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Why Citrix’s Shares Fell despite Its 3Q15 Earnings

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Share reactions and the Dell-EMC deal

Previously in this series, we discussed Citrix System’s (CTXS) performance as seen through its 3Q15 earnings report, which the company released on October 21, 2015. After the company beat analysts expectations in earnings, Citrix’s shares rose by more than 8% to ~$77.4 early that day. But later, during regular trading hours, its shares fell by more than 5%.

VMware (VMW), whose share price fell on account of uncertainty arising from the Dell-EMC deal (as well as from lower-than-expected bookings), appears to have played a major role in Citrix’s share price fall. EMC Corporation (EMC) has recently become the talk of the town owing to the buyout offer of $67 billion the company received from Dell. As of October 2015, this was the biggest buyout recorded in the technology space to date. Along with EMC, VMware will also become a part of Dell. But the Dell-EMC deal has added uncertainty to the VMware’s future.

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VMware uncertainty

VMware management highlighted that its 3Q15 bookings, or the orders it expected to get translated into sales, were less than expected due to slowdown and uncertainty in China, Russia (RSX), and Brazil. A “secular shift” among IT (information technology) buyers to use cloud-computing services rather than buying their own servers and storage products has impacted the company’s bookings.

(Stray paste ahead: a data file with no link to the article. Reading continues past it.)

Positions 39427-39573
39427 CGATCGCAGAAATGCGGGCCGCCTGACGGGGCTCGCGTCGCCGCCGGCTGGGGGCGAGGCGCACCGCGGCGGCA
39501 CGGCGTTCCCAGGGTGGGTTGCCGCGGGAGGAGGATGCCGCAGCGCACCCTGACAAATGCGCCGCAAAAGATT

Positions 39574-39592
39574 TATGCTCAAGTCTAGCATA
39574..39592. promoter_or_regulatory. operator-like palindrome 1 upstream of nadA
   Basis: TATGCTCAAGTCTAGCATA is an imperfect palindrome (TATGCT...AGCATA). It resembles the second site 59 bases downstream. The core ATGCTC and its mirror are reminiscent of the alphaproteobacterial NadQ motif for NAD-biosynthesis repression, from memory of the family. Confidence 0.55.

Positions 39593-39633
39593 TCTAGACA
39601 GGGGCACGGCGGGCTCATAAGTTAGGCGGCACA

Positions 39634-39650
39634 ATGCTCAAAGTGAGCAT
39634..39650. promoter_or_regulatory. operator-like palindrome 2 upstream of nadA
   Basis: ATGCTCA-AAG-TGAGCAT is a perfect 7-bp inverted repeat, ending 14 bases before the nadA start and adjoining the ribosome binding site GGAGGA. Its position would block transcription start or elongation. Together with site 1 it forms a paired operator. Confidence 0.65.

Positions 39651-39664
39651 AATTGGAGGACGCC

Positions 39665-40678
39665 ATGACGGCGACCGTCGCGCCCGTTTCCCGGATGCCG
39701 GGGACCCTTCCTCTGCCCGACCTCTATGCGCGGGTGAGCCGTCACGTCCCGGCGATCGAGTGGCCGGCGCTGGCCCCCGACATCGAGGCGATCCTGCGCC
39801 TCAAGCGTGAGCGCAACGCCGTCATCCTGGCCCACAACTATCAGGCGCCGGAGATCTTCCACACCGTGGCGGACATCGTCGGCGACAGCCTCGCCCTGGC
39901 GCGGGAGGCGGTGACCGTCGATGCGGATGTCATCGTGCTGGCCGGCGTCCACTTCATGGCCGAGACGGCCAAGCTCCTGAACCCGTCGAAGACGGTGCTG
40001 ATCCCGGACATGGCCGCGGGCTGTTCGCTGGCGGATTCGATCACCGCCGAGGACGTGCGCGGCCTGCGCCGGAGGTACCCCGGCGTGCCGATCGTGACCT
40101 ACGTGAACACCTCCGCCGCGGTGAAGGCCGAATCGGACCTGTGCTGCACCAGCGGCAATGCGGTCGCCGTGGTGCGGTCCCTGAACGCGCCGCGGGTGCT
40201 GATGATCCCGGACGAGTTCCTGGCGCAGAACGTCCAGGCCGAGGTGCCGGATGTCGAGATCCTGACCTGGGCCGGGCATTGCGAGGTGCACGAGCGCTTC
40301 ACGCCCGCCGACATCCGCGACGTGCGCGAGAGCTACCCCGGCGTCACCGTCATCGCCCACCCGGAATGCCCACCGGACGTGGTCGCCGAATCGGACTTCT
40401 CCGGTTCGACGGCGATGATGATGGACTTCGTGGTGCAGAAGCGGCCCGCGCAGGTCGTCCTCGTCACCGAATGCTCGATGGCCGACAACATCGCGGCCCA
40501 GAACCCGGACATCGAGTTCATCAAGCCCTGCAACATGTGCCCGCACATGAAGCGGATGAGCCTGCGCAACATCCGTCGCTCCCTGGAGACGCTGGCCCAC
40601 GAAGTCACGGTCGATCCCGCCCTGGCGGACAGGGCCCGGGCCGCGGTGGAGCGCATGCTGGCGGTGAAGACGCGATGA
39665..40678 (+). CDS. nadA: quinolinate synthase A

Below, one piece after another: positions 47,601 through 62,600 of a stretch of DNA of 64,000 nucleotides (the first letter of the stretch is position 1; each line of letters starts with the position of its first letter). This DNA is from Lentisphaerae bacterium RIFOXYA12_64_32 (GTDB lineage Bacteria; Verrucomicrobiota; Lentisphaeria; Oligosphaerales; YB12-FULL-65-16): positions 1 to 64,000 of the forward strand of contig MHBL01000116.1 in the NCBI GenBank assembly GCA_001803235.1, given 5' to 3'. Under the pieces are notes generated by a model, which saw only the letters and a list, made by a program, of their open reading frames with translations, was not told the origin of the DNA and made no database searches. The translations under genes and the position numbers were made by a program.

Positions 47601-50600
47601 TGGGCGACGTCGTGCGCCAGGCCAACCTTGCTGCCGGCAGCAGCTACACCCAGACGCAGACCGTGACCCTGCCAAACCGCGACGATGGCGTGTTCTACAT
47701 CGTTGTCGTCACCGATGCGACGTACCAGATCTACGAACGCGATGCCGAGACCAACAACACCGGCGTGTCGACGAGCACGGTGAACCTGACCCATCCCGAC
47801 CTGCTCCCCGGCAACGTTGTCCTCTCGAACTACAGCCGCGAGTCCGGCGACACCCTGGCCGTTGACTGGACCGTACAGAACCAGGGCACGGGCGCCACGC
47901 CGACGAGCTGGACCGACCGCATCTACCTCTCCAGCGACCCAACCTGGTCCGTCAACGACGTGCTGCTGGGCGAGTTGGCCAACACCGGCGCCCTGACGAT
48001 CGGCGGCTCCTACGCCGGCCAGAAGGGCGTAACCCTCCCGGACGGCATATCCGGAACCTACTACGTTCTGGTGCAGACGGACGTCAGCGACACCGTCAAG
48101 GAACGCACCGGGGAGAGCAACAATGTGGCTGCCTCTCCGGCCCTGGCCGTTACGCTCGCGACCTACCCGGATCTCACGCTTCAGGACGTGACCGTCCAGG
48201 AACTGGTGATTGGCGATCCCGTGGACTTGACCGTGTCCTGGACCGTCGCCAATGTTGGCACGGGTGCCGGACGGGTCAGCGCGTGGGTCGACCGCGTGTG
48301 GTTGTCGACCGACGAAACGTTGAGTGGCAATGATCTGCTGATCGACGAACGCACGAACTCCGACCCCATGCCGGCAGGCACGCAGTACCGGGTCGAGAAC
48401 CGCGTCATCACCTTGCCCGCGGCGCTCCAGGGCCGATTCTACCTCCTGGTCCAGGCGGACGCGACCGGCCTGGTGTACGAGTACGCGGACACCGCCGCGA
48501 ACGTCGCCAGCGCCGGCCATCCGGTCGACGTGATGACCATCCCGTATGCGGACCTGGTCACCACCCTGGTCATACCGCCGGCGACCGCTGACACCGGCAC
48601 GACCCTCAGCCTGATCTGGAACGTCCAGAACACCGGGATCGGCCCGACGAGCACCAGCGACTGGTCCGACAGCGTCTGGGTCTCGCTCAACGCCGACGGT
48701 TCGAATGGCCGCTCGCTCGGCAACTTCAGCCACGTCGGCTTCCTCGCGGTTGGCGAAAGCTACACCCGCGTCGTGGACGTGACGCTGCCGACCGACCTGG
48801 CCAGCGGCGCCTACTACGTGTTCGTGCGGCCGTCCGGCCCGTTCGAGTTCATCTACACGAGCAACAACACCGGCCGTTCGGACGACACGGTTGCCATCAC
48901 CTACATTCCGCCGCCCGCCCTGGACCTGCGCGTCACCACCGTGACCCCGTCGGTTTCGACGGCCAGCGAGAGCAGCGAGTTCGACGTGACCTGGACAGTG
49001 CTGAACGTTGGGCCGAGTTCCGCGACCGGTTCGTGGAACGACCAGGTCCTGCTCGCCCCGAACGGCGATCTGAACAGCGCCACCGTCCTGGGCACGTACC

VMware shares were on a decline since October 20, 2015, when the VMware management shared its fiscal 2016 results forecast, which were lower than analyst expectations. For fiscal 2016, VMware expects between high single-digit and low double-digit revenue growth, whereas analyst estimates were at 10.9%. Consequently, VMware’s share fell by more than 20% on October 21, 2015, which triggered a sell-off in the cloud computing space.

This fall in VMware’s share price was exacerbated by EMC’s announcement that it would reorganize both EMC’s and VMware’s cloud-computing offerings into a subsidiary, Virtustream.

Citrix’s share fell off as its peer in the PC and server virtualization space, VMware, provided tepid fiscal 2016 guidance in addition to an uncertain future amid the Dell-EMC deal. To make matters worse, as of October 21, 2015, Amazon (AMZN) Web Services (or AWS) and Microsoft (MSFT) Azure pose indirect competition to VMware’s vSphere server virtualization platform.

Continue to the next and final part of this series for a related look at ServiceNow’s (NOW) 3Q15 performance.

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